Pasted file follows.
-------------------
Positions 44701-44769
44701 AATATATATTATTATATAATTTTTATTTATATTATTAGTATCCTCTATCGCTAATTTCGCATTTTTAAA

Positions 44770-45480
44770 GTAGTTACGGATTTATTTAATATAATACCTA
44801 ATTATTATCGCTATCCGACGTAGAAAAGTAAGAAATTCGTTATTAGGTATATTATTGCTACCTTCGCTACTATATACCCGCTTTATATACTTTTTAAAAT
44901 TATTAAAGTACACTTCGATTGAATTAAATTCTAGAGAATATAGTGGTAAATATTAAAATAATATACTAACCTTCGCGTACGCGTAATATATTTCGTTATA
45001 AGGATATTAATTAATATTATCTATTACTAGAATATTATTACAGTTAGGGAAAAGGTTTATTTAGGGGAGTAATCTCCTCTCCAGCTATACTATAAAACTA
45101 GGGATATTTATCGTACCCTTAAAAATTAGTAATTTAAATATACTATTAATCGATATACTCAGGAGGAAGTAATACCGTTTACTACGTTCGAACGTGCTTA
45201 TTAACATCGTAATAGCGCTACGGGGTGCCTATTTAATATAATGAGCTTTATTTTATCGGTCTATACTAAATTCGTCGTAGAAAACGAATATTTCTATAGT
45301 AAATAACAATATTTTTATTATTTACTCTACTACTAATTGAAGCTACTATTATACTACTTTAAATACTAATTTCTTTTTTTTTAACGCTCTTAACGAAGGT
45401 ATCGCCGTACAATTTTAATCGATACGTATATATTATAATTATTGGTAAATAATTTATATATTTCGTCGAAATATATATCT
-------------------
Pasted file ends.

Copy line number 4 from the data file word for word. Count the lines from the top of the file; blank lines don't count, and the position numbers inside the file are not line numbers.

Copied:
44770 GTAGTTACGGATTTATTTAATATAATACCTA